SCIENTIFIC PRACTICES: In the previous post, your opinions on which parameters should be mandatory in an A/D-converter implementation paper were surveyed through a poll. In this one we will see what parameters actually get reported in scientific papers, and how the overall reporting practices have changed over time. We can also try to see how well Converter Passion reader’s opinions are in sync with harsh scientific reality 😉
Working with the ADC survey, I had noticed that the set of measured performance parameters authors choose to report or omit changed over time. I’ve gathered the statistics, and it will be interesting to hear what you think of it. Figure 1 shows the percentage of papers reporting signal-to-noise-and-distortion ratio (SNDR), signal-to-noise ratio (SNR), spurious-free dynamic range (SFDR) and total harmonic distortion (THD) each year. The good news is that dynamic single-tone performance is more frequently reported in today’s papers than ever before. In fact, SNDR was reported in 96% of all papers from 2011. Both SNDR and SFDR show noisy but steadily increasing trends, and SFDR is now reported in around 68% of all papers (2011).
At the same time, SNR is increasingly being abandoned in favor of simply reporting SNDR instead. We can also see that THD is becoming an endangered parameter. SNR and THD have been in a visible decline after year 2000, and THD was only reported in 12% of the papers in 2011. SNR went from 60% in year 2000 to 41% 2011. These numbers trouble me. If the trend continues, we will know less about the noise in our A/D-converters for each year. I can’t possibly see how that can be of benefit to “Science” or to the reader. If you can, be sure to post a comment below.
Above we looked at the reporting frequency for each individual parameter. Authors also choose which simultaneous combination or set of performance parameters they include in a paper. This is shown in Fig. 2. Many works report SNDR together with SFDR, and 67% of all papers from 2011 reported at least these two parameters. There is a strong positive trend, so within a decade we may see SNDR+SFDR reported in nearly all published papers. The second most popular parameter pair is SNDR+SNR, with 38% coverage in 2011. Unfortunately, its reporting frequency is limited by the negative trend for SNR.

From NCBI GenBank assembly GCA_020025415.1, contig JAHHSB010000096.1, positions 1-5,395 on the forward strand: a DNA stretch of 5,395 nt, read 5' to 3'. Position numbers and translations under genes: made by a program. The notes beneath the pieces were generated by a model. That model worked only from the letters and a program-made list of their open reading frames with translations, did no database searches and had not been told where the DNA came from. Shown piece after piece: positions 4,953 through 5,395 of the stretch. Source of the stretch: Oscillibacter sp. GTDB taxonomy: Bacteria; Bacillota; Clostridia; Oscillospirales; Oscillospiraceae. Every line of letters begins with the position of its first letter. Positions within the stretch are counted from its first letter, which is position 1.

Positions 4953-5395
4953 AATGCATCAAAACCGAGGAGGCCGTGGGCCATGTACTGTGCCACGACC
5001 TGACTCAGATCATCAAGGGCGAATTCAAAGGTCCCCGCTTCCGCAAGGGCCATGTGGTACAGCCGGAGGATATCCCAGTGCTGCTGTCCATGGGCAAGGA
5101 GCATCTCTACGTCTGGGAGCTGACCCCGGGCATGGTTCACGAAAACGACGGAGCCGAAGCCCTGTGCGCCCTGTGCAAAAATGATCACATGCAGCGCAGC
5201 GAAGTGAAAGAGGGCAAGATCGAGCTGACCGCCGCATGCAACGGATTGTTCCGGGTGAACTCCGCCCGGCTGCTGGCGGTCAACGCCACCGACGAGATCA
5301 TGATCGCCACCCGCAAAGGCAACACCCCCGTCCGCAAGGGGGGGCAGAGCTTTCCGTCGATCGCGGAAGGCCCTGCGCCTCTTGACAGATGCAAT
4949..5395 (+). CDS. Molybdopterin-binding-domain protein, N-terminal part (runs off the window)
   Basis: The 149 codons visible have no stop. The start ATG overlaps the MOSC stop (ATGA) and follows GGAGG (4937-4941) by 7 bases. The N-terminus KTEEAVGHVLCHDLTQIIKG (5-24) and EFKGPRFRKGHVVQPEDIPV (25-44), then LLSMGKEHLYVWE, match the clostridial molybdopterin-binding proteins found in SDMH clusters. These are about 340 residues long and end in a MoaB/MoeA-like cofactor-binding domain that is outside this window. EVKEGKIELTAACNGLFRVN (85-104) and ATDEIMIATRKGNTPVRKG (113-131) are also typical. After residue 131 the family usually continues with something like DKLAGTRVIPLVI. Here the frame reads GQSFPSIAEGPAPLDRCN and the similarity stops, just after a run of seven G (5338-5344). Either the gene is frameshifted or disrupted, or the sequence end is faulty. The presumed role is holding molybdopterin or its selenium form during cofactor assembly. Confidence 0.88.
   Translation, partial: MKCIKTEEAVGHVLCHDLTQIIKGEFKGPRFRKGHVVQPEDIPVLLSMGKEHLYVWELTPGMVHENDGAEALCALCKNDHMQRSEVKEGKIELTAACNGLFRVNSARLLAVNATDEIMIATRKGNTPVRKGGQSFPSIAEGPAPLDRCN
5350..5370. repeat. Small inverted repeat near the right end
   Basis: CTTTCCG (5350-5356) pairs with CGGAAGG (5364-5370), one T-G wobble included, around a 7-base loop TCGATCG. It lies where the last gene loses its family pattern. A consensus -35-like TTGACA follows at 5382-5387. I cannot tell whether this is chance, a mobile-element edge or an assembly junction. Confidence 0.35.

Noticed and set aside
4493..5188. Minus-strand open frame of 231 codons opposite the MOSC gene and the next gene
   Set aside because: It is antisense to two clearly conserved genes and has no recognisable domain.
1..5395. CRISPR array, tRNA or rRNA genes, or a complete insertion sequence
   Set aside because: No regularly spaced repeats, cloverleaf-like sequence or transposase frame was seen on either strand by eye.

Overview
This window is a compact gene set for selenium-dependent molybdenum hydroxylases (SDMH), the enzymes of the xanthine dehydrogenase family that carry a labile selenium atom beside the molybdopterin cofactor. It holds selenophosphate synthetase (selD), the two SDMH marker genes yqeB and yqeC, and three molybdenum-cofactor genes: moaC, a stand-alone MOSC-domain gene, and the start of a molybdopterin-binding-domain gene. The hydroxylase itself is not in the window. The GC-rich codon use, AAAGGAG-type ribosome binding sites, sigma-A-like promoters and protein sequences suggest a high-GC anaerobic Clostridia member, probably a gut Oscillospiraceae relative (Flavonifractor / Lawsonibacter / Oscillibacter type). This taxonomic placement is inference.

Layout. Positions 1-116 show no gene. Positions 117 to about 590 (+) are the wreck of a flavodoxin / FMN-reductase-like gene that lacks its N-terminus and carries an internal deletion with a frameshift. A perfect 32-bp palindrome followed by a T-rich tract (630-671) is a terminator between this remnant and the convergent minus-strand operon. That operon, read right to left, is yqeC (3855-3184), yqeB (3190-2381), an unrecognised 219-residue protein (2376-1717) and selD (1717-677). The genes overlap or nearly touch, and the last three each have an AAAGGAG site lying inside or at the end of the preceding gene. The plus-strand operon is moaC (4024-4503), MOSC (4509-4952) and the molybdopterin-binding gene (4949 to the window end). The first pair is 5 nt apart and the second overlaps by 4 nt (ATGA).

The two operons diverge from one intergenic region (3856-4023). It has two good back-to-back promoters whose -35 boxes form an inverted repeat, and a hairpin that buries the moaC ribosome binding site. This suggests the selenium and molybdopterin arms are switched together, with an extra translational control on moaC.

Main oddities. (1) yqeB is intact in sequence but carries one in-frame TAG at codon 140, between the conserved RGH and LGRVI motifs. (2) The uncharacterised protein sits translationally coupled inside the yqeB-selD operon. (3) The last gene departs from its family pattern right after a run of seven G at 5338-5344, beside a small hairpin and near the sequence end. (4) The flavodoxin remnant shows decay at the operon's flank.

A more complete single-tone characterization is achieved with the three-parameter combination SNDR+SNR+SFDR. Only 21% of all papers published in 2011 offer this much information about the circuit. Even if there is currently a positive trend, it might soon become limited by the decline in SNR reporting, and eventually reverse.
The practice to report a full four-parameter set is very unusual – only 9% of the papers did that in 2011. It has actually never been really common, and if THD continues to disappear from papers, the four-parameter performance will be increasingly rare. Lots of credit to authors that are still reporting a full set! It is much appreciated here at Converter Passion.
Finally, a few other rare species in the ADC parameter ecosystem are shown in Fig. 3. While the highly valuable parameter self-noise appears to be on its way to extinction, intermodulation distortion (IMD) as represented by the second– and third-order intercept point (IP2, IP3) seems to cling to life in the outskirts of the habitat.
So … what do you make of all this? Do you think it will have any long-term impact on our field of science? Does it matter to you what parameters are reported or not? Have your say in the comments below.
And, what happened around year 2000 to shift the trends so dramatically? Was it the dot-com boom or the Y2K bug? (I haven’t heard about that one for a while now)